gallus

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See also: Gallus

Latin[edit]

gallus (rooster)

Pronunciation[edit]

Etymology 1[edit]

From *gal-n-o, enlargement of *gl̥H-o, zero-grade of Proto-Indo-European *golH-so (compare Welsh galw (call), English call, Lithuanian gal̃sas (echo), Polish głos (voice), Albanian gjuhë (voice), Russian голос (golos, voice)). Related to glōria.

Noun[edit]

gallus m (genitive gallī); second declension

  1. A cock, rooster
Usage notes[edit]

The term gallus is inherently masculine, and so refers to a "rooster" (male chicken). The term gallīna is used for a "hen" (female chicken). The term pullus refers to a "chicken" without specifying the gender of the animal, although it often refers to a "chick".

Derived terms[edit]
Descendants[edit]

See also[edit]

Etymology 2[edit]

Likely derived from Proto-Celtic *galn- (to be able).[1]

Noun[edit]

gallus m (genitive gallī); second declension

  1. A Gaul
Inflection[edit]

Second declension.

Case Singular Plural
nominative gallus gallī
genitive gallī gallōrum
dative gallō gallīs
accusative gallum gallōs
ablative gallō gallīs
vocative galle gallī

References[edit]

  1. ^ Matasović, Ranko (2009) Etymological Dictionary of Proto-Celtic (Leiden Indo-European Etymological Dictionary Series; 9), Leiden: Brill, ISBN 978-90-04-17336-1, page 149
  • gallus in Charlton T. Lewis and Charles Short (1879) A Latin Dictionary, Oxford: Clarendon Press
  • gallus in Charlton T. Lewis (1891) An Elementary Latin Dictionary, New York: Harper & Brothers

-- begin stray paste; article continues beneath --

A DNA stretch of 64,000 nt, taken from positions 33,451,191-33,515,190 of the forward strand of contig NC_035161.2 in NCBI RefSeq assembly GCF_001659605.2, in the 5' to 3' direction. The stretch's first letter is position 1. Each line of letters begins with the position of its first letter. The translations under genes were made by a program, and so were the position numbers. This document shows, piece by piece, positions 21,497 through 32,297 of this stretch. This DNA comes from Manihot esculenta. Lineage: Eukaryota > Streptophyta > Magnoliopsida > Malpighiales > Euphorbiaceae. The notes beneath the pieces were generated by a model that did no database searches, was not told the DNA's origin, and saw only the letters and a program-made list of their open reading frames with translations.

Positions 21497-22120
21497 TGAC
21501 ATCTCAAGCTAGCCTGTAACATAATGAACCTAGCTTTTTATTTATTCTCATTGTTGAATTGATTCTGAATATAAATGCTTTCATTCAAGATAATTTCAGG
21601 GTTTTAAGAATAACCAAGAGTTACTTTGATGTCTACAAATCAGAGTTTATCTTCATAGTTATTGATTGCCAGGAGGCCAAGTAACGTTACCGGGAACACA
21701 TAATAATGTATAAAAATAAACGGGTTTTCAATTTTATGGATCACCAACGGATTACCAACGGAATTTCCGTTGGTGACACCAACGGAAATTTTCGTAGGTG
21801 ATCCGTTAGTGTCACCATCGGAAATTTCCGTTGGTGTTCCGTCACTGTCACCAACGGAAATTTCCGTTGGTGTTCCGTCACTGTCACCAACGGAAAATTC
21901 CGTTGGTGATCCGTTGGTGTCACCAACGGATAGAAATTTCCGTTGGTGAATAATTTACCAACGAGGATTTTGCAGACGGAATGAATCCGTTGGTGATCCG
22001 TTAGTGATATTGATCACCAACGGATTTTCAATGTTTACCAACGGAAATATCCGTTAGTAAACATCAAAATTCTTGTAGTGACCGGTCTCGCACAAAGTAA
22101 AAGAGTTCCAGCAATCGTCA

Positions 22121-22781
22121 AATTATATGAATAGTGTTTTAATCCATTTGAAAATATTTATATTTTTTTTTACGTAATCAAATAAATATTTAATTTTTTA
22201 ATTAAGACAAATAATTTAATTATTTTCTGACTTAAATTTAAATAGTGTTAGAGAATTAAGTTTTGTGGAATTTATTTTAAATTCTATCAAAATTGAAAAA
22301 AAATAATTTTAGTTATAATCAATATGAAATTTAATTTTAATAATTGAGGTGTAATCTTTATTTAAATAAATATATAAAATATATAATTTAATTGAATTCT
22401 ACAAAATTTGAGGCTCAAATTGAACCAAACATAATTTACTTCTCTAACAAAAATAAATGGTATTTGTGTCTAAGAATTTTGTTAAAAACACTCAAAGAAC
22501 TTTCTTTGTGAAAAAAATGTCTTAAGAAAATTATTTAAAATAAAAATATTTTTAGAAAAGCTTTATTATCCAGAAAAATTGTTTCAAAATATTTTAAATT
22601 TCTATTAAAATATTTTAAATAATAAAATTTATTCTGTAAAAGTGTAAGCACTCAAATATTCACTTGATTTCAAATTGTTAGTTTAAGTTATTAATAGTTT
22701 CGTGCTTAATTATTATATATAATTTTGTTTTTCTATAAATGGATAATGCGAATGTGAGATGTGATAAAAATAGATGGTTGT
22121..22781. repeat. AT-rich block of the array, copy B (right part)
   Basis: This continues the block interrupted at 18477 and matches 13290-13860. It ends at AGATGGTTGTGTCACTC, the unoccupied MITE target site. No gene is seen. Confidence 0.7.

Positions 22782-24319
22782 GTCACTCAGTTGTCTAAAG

• du Cange, Charles (1883), “gallus”, in G. A. Louis Henschel, Pierre Carpentier, Léopold Favre, editors, Glossarium Mediæ et Infimæ Latinitatis (in Latin), Niort: L. Favre
  • gallus” in Félix Gaffiot’s Dictionnaire Illustré Latin-Français, Hachette (1934)
  • gallus in The Perseus Project (1999) Perseus Encyclopedia[1]
  • gallus in Harry Thurston Peck, editor (1898) Harper's Dictionary of Classical Antiquities, New York: Harper & Brothers
  • gallus in Ramminger, Johann (accessed 16 July 2016) Neulateinische Wortliste: Ein Wörterbuch des Lateinischen von Petrarca bis 1700[2], pre-publication website, 2005-2016
  • gallus in William Smith, editor (1854, 1857) A Dictionary of Greek and Roman Geography, volume 1 & 2, London: Walton and Maberly

Scots[edit]

Alternative forms[edit]

Etymology[edit]

A corruption of gallows, used attributively.

Pronunciation[edit]

Adjective[edit]

gallus (comparative mair gallus, superlative maist gallus)

  1. daring; confident; cheeky.
  2. (obsolete) Fit to be hanged; wicked; mischievous.
    • 1848: Look, what a gallus walk she's got! I've strong suspicions I'll have to get slung to her one of these days. — Benjamin A. Baker, A Glance at New York
    • 1922: ’Twas murmur we did for a gallus potion would rouse a friar, I’m thinking, and he limp from leching. — James Joyce, Ulysses